Empire of Ash

It’s the year 2050, and the world has become a wasteland after a fatal virus has ravaged the human race. Those few that have survived are forced to fight against a powerful warrior empire that seeks total control over the new world. The price of freedom in this New World is death. In a desperate stand for true civilization, the last of the warriors for freedom wage an all out assault against the evil empire.

Another of the endless post-apocalyptic dramas out there that for a change lays the blame for the end of mankind at a “plague”, and not a nuclear war! The film starts with some survivors having a meeting about a band of vicious killers who are targeting them for no reason other than to have complete control over “New Idaho”. Half-way through their meeting, these killers (led by William Smith in a cape) show up and sure enough shoot the lot of them, apart from a mother/son combo who manage to get away, and the group’s leader (an old guy) and his daughter (a hot blonde), who are captured by Lucas and his posse (which includes an apparent lesbian second-in-command), and taken back to their headquarters (a castle on a bridge) to be held prisoner and interrogated.

The daughter just happens to be the surviving son’s girlfriend and he is most distressed about leaving her. He tells his mother that he wants to go back and save her (he “knows” she is alive, even though he didn’t see her get captured), but while they are on the run some more of Lucas’s band of merry men, all done-up in the usual leather-n-chain outfits of the post-apocalyptic era, appear and kill mom. Luckily for sonny (his name is Harris), a seemingly-random tough-nut woman out on a joyride in her futuristic jeep spots the commotion and saves Harris from the same fate as his mother, by blowing the evil gang away. She (Danielle) befriends Harris and takes him back to her hide-out, which is an open camp run by two Vietnam-vets. They are planning an assault on Lucas’s fortress, and Lucas knows all about it. That’s why he wants Harris’s girlfriend’s father, who is knowledgeable in their whereabouts and wants to send out his gang to kill them before they can do the same to him. He puts the daughter in all kind of perilous situations (including what appears to be lesbian rape from the second-in-command!) to make him talk, and once he does, the second-in-command blows his brains out. Then, after she and the gang is sent out to find the vets (or “arms dealers”) and Danielle, etc, Lucas reveals his big plan for the daughter – he wants her to carry the baby of his own father to keep their little “tribe” going into the future and honor his father’s wishes! Once that bizarre revelation is out of the way, the movie kicks into more high-gear with endless action sequences and mind-boggling scenes.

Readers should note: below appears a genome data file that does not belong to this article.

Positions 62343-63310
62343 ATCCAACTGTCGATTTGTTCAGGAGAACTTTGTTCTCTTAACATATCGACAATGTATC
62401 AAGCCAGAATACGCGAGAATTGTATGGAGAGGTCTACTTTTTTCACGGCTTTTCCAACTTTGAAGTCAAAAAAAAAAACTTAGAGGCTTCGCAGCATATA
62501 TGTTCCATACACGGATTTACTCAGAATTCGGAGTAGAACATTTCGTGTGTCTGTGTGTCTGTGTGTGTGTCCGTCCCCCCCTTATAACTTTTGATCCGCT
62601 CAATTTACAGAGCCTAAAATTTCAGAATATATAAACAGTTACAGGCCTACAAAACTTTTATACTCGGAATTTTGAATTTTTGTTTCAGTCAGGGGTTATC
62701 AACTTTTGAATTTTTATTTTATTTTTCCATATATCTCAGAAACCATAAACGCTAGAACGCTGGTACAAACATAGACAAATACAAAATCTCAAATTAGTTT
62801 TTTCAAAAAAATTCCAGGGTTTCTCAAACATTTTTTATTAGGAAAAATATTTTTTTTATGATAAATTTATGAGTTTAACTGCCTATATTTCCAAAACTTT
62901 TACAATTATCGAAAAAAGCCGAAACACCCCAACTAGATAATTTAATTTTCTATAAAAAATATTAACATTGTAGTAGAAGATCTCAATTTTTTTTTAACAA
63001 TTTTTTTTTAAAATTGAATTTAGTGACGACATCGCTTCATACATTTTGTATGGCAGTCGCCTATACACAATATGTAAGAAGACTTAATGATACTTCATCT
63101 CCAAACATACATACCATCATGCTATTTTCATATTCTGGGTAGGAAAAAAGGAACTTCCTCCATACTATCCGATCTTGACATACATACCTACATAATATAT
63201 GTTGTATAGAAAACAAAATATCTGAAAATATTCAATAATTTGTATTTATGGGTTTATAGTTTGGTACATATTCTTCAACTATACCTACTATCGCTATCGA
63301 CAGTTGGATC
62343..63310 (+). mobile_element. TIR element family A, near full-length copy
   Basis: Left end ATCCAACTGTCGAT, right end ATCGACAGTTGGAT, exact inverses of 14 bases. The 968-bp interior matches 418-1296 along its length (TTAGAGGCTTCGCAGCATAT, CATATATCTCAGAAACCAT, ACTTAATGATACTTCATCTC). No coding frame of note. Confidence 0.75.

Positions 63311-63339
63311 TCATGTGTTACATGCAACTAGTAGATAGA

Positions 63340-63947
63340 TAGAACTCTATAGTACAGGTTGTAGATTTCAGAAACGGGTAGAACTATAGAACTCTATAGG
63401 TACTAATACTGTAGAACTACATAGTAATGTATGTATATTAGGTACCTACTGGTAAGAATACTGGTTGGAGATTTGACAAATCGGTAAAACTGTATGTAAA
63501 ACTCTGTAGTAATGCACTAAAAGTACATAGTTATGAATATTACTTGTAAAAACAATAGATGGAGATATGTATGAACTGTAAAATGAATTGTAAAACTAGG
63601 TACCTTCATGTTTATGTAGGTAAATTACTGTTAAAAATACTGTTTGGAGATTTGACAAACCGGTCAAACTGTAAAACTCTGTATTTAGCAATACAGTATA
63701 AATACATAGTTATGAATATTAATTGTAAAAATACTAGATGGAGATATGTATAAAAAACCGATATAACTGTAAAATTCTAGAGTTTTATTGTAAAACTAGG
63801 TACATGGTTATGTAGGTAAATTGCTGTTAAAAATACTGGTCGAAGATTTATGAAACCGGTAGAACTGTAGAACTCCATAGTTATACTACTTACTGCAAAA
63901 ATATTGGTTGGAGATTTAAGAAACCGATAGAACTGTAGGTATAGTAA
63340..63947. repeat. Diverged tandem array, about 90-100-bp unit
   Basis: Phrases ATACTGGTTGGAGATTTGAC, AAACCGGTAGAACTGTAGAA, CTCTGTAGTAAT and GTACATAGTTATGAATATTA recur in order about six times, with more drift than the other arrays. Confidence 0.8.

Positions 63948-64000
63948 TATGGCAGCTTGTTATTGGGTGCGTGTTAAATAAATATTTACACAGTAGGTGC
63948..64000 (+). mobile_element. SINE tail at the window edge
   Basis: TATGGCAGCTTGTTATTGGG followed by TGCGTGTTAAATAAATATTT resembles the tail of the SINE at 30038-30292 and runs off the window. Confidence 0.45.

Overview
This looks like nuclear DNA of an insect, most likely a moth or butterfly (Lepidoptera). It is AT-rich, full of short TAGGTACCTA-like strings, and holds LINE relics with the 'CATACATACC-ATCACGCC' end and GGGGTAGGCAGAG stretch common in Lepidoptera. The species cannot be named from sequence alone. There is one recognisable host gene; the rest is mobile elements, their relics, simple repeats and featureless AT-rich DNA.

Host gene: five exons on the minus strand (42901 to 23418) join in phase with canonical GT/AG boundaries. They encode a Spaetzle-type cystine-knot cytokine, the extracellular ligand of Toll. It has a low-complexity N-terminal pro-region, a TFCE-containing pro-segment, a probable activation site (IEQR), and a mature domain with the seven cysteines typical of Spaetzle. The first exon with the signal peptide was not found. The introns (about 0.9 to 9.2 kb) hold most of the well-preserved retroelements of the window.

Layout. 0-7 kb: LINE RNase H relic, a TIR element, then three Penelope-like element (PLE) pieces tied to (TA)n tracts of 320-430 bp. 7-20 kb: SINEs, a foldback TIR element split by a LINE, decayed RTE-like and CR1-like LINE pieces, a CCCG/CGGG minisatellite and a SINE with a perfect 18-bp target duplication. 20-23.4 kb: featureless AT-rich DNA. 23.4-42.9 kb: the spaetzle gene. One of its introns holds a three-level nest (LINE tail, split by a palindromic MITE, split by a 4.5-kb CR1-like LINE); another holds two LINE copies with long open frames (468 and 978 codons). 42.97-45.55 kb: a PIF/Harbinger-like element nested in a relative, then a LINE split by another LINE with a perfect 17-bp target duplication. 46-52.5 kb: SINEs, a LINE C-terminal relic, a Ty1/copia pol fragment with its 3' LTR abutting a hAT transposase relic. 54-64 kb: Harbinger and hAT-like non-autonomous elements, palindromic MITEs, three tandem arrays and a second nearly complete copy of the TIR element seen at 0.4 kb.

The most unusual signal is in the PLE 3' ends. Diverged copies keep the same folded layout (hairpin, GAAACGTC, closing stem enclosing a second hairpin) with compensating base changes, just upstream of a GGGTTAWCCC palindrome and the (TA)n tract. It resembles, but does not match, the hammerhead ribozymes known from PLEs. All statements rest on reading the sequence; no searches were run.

Watch Harris, Danielle and the vets battle cannibal survivors of the plague, Lucas’s army and boredom as they play strip-poker with two blondes (who keep losing and must strip, of course)! They also have a prisoner, who was the arms expert of Lucas’s gang, and a computer that talks with a female voice and can fly a helicopter just from sitting on the seat. There are copious amounts of action, which are all horrendously executed, thanks to the films low, low budget. People get shot without squibs (well, some of them), and in most cases the explosions are little more than sparks and smoke cannisters, while the same people are shot over and over again. All of the gunshot sound effects are almost muted, and you can barely hear the damn things go off, while every other sound is loud as day. That was a real bizarre element of the film. The acting of course is pathetic, and the old guy who is supposed to be Lucas’s father is clearly middle-aged and wearing excessive make-up and a terrible wig. Check out the bogus abrupt ending, and the “futuristic” cars that are totally trashed on the exterior, but have perfect engines and tires. Oh, and thankfully the hot blonde daughter (Claudia) is spared her “rape” by the old fool in the nick of time. The girls and the wacky action sequences might be enough for you to enjoy this film, but it’s certainly an odd-ball!